ARCHITECTURE SURROUNDING WITTENBERGDate: 19 Jan 2018
The fact that Wittenberg is housed in an amazing building is one that cannot be missed. The surroundings of your temporary headquarters are architecturally incredibly attractive as well. Discover the history of this city district through beautiful historic buildings and be amazed from time to time by the elegant way that modern design manages to conquer space.
The first stones
Walking, enjoying recreation, getting some fresh air in a green environment – according to the municipality, people were only supposed to engage in such activities in the area to the east of the river Amstel. Construction was officially forbidden in what is now the Plantage neighbourhood from 1682 onwards. In view of the tremendous population growth at the time, this restriction was lifted in 1885. Part of the plots were reserved for the St Jacob’s Asylum and the zoo, Artis. The other plots were bought by investors who would subsequently build houses there for wealthy citizens. The municipality set high quality standards for the building plans.
Opposite the Wertheimpark, a block with seventeen residential houses, designed by architect G.W. Breuker, arose. This residential block, with multiple houses behind a shared facade, was one of the first of its kind in this neighbourhood. The block runs from the Plantage Parklaan towards the Henri Polaklaan and the Plantage Middenlaan. The houses consist of a basement with three floors and a floor under the roof above it. With the exception of the middle building on the Plantage Parklaan 15, all buildings are well preserved. There are more original nineteenth-century buildings in the neighbourhood: the Weltevreden and Welgelegen houses on Plantage Middenlaan 47 and 49, both of which are still at their original, lower street level; the Artis Aquarium building on number 53, and the House with the Vases on the Plantage Lepellaan 6.
Jewish diamond workers who had become rich thanks to the supply of diamonds from South Africa traded their old Jewish Quarters surrounding the Waterlooplein for the stately lanes of the new Plantage neighbourhood. The Jewish history of the Plantage neighbourhood can be observed throughout it. The Portuguese synagogue on the Mr. Visserplein is a unique building because, after almost three-and-a-half centuries, it still fulfils its original function, and made it through the Second World War almost entirely unscathed. Other buildings that show the neighbourhood’s Jewish history are the neoclassical Plancius Building on the Plantage Kerklaan 61 and the former Portuguese Israelite Hospital on the Henri Polaklaan 12. Close by is De Burcht van Berlage, the Netherlands’ oldest trade union building. The architect Berlage, also known for the stock exchange on the Damrak, designed De Burcht commissioned by the General Diamond Workers’ Union of the Netherlands.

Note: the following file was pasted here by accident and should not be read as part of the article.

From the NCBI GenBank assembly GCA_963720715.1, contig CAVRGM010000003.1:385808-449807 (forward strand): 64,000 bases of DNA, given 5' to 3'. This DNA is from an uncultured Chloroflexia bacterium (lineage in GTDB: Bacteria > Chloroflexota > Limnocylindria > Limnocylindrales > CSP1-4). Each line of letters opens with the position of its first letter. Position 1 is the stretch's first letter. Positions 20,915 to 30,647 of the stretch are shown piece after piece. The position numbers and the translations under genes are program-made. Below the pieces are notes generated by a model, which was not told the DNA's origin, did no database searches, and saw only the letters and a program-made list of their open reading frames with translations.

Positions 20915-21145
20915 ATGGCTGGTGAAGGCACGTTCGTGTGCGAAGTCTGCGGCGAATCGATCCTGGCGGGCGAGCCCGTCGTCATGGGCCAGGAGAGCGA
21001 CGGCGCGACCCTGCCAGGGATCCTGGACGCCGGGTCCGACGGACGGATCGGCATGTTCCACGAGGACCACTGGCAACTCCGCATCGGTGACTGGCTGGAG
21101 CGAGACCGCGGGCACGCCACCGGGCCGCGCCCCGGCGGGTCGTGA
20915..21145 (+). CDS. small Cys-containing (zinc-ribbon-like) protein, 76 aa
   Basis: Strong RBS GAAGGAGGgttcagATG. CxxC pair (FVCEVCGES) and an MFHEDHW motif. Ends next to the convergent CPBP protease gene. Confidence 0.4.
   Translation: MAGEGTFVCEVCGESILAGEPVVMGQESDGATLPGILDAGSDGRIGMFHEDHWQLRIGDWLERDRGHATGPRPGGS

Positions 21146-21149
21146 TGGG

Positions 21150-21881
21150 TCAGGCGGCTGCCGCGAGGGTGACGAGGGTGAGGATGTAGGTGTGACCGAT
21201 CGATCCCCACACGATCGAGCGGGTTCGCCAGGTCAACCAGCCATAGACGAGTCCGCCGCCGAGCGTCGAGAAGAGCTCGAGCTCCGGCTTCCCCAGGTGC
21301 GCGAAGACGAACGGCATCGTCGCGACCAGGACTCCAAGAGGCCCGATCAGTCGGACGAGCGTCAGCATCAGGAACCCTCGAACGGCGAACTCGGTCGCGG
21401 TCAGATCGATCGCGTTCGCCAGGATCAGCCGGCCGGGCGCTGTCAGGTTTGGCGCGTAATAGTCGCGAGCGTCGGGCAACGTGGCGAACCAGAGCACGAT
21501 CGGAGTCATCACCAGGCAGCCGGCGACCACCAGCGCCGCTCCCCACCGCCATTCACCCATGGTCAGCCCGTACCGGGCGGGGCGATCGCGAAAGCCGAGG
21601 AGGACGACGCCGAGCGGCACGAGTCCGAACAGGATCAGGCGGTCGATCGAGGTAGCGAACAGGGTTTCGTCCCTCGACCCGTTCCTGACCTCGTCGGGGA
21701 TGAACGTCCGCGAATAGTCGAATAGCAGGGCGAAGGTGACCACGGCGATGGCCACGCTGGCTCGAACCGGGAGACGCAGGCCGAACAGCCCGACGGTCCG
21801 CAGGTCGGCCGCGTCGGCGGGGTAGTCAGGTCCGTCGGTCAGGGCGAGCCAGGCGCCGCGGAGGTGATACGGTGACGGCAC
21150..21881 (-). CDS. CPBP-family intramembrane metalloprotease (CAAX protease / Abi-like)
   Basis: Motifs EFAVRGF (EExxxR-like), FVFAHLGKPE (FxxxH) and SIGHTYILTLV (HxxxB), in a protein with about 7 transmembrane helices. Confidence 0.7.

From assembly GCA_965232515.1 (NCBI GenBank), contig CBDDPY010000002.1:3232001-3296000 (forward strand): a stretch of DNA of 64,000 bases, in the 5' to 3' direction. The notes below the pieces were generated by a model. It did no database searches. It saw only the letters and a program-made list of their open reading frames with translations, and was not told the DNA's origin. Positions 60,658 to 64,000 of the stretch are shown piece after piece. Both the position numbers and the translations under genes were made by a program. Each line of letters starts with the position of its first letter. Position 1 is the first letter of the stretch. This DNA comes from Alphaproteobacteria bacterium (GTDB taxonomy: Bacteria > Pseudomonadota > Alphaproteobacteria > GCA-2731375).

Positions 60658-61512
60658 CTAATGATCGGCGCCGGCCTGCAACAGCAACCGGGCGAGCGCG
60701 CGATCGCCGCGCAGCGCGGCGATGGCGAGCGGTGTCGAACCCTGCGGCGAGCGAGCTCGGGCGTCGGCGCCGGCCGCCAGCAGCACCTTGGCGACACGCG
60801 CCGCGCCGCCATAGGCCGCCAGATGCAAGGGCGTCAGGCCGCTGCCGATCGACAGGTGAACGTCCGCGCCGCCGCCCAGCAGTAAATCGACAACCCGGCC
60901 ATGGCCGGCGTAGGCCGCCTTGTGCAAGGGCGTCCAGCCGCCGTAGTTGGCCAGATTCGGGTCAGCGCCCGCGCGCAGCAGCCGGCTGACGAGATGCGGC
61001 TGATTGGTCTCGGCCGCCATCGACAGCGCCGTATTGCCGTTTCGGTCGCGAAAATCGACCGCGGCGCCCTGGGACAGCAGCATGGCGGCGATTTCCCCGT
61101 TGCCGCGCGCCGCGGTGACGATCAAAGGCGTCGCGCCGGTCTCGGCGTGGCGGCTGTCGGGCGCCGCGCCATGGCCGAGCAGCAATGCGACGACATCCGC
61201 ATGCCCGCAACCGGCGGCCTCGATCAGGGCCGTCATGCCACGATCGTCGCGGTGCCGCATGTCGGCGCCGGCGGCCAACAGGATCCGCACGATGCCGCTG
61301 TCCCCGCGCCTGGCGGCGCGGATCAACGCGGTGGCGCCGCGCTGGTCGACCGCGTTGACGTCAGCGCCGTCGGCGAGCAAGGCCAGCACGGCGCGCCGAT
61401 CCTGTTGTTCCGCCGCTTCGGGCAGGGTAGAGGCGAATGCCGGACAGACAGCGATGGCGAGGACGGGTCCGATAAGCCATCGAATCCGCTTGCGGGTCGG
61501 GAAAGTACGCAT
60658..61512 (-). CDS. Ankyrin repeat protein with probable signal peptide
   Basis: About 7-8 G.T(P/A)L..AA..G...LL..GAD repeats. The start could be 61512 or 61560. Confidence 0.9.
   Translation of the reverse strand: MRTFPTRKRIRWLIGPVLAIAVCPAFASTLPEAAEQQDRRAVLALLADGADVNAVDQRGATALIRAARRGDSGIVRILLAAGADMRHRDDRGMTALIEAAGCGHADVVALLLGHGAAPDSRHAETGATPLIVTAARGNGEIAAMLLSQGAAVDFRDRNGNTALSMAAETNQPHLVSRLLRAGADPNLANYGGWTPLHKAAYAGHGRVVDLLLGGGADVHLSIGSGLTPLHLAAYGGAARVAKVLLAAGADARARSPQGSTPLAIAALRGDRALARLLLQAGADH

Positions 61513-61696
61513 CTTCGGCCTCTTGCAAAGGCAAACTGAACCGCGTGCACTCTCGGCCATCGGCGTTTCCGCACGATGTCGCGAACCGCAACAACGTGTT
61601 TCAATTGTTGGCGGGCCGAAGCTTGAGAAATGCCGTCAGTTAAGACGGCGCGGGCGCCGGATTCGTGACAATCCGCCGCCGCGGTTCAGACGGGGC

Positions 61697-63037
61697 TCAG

The Amsterdam School
Clear wave motions are visible in architecture. As a response to the dominant rationalism, a group of young Amsterdam architects started the Amsterdam School in 1910. This school was characterised by its expressive style, its extensive use of brick, and the application of decorations in facades, in brick or sculpted natural stone. There are buildings and bridges with these specific features throughout Amsterdam. There are also various examples of the Amsterdam School in the Wittenberg neighbourhood: the Central Office of the Public Health Service (GGD) on the Nieuwe Achtergracht 100, the Lau Mazirel Bridge that connects the Roetersstraat with the Plantage Kerklaan, the Zeeman Laboratory on the Plantage Muidergracht 4, and the Hugo de Vries Laboratory on the Plantage Middenlaan 2C-2G. Another remarkable building from the twentieth century is the modernist bridge master’s house by the Hortus Bridge. The Hortus House was designed by Dirk Sterenberg and, with its white-painted concrete, sleek steel windows, and blue colour areas, is reminiscent of the work of Gerrit Rietveld.
Particularly the historic buildings surrounding Wittenberg are most impressive at first glance. However, at various locations, it is the integration of modern and old architecture that steals the show. The Roeterseiland, a former diamond factory, has housed the science programmes of the University of Amsterdam (UvA) for decades. While maintaining its original facade, it was entirely renovated in 2012 to house the CREA, the cultural student centre of the UvA. The brick building on the left side along the canal is special thanks to the preservation of its original facade and glass atrium and balustrades. It was nominated for the Amsterdam Architecture Prize. Enthusiasts of modern architecture are advised to make their way to the IJ, where construction is taking place along both banks. The Arcam, NEMO, the Muziekgebouw aan ‘t IJ, the new construction of the Central Station, A’DAM Toren, and the Eye Film Institute can be admired both from the inside and outside. Work is still underway on the already iconic Pontsteiger building. The building, which will house the most expensive apartment in the Netherlands, is expected to be completed by the end of 2018.Back to Blog Listing Page